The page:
CSRHub Blog Research on ESG metrics and comments on sustainability best practice

Crowds of Ratings

[fa icon="calendar'] Dec 7, 2010 7:32:19 AM / by Bahar Gidwani

Want to know how your company’s social performance compares to that of its closest competitor? It can be hard to get even a general idea, without a lot of digging.

You might first check out some websites. Look at your own company’s sustainability report (if it has one), check out your competitor’s report, and look for reports from a few suppliers and a couple of key customers. But, each report is likely to have a different format and all of this data is “self reported.”  Can you trust it?

You can get corporate social responsibility (CSR) data from at least six other sources:  (1) Socially Responsible Investing (SRI) analytical firms such MSCI, IW Financial, Vigeo, GovernanceMetrics, Asset4, Trucost, or EIRIS; (2) standards organizations  such as the Global Reporting Initiative (GRI), B-Corp, or the International Standards Organization (ISO); (3) Non-governmental organizations (NGOs) such as Carbon Disclosure Project, Climate Counts, or Burma Campaign; (4) Government-related sources such as the EPA, DOD, or the UN Global Compact (UNGC); (5) crowd-based sites such as WikiPositive and Glassdoor; and (6) product-level ratings, supply-chain initiatives, and certification systems such as those developed by GoodGuide, LEED, Wal*Mart (Sustainability Consortium), and Underwriters Laboratories (UL Environment).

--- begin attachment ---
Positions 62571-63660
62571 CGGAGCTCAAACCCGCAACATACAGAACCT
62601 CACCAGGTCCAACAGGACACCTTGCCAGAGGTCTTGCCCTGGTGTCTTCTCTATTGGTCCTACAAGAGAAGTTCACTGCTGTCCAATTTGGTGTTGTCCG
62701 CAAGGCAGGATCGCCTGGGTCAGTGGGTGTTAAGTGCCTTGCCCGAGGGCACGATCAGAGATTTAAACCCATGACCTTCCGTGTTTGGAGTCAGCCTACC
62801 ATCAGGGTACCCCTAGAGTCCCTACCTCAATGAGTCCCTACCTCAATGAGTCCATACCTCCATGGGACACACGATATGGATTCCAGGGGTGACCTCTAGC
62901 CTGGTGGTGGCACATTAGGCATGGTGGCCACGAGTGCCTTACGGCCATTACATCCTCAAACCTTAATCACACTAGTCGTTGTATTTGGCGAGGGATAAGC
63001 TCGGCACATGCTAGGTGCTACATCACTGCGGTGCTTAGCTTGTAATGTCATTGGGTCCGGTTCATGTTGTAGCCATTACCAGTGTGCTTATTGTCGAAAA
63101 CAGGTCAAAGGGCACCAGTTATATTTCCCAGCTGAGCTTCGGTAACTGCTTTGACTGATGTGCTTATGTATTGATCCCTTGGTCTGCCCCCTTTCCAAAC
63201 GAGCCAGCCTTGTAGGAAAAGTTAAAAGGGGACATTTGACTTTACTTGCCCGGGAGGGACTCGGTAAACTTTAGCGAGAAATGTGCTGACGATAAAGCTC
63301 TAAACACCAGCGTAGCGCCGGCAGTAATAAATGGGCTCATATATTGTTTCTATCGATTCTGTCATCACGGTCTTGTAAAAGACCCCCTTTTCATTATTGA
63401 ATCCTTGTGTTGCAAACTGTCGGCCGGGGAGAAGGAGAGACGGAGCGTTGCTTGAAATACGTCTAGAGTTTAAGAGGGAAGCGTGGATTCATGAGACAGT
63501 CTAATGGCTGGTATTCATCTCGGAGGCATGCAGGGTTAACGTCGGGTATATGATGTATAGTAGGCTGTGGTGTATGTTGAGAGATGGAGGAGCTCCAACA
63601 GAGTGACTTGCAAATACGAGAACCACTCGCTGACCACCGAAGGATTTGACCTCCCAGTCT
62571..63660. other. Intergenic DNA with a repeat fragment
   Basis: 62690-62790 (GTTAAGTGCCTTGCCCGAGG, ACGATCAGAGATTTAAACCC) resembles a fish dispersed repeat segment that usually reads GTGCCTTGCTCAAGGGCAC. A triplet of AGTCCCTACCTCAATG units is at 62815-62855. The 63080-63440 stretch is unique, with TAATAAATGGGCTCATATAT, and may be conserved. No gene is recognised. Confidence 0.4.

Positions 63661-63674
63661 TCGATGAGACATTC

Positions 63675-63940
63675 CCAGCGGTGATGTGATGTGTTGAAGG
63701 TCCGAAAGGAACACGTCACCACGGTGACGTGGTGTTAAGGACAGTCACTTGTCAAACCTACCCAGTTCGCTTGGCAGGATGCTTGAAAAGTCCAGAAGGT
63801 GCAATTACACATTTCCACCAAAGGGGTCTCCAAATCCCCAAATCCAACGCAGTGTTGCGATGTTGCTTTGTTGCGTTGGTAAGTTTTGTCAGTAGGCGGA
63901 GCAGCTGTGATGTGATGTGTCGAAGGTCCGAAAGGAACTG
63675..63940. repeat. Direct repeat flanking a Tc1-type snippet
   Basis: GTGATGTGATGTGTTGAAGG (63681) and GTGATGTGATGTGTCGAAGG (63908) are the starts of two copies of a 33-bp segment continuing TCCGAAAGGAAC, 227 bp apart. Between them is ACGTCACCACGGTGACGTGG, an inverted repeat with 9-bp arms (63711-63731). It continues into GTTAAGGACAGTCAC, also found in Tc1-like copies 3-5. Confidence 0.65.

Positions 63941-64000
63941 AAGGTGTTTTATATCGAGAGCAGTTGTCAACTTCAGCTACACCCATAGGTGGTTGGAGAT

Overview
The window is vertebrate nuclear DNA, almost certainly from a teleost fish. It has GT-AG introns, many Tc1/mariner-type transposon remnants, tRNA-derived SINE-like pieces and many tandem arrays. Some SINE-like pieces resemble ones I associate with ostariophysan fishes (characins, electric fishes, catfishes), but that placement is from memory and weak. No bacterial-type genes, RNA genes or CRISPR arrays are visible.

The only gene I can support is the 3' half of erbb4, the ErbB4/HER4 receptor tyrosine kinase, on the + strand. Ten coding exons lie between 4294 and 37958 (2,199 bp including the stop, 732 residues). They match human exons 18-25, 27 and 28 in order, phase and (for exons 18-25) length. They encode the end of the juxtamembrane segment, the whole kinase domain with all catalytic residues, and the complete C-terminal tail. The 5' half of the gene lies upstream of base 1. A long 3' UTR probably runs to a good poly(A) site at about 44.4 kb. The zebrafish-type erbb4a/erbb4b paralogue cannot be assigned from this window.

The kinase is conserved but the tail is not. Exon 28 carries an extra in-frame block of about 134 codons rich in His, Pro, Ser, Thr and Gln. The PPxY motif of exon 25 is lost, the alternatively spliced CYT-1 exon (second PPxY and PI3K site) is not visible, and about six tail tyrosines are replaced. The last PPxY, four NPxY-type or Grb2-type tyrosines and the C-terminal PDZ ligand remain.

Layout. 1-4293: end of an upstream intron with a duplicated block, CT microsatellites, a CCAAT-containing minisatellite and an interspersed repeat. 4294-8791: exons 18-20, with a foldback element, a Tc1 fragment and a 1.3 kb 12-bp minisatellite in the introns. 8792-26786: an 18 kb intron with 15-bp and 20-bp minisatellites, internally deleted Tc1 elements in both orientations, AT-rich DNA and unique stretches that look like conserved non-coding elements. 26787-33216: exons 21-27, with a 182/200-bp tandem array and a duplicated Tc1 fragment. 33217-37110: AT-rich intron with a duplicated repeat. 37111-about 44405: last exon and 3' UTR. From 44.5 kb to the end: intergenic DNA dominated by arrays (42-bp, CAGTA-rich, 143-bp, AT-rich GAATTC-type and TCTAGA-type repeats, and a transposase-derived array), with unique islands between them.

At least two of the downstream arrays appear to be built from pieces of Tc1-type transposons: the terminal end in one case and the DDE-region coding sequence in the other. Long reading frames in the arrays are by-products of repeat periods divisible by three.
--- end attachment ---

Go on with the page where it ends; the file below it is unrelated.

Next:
The good news is that there is a lot of data available. The bad news is that the sources are scattered and they use a lot of acronyms and jargon.  The research tool we built at CSRHUB ingests data from more than 90 of these sources and generates ratings on more than 5,000 companies. But, we have at least some data on tens of thousands of other companies and expect the numbers to grow.  For instance, our friends at BigRoom have already built a list of more than 300 product certification schemes.  Checking all of this data for both a company and its peers is daunting—but it offers tons of insights and opportunities for constructive action.

Future posts will start a tour through these sources—with some suggestions on how to use each.  By the time we’ve finished, there will probably be another five or ten new sources to look at.  We appreciate the hard-working people who ask tough questions of companies to get us this data. It is better to have crowds of ratings than to stand alone.

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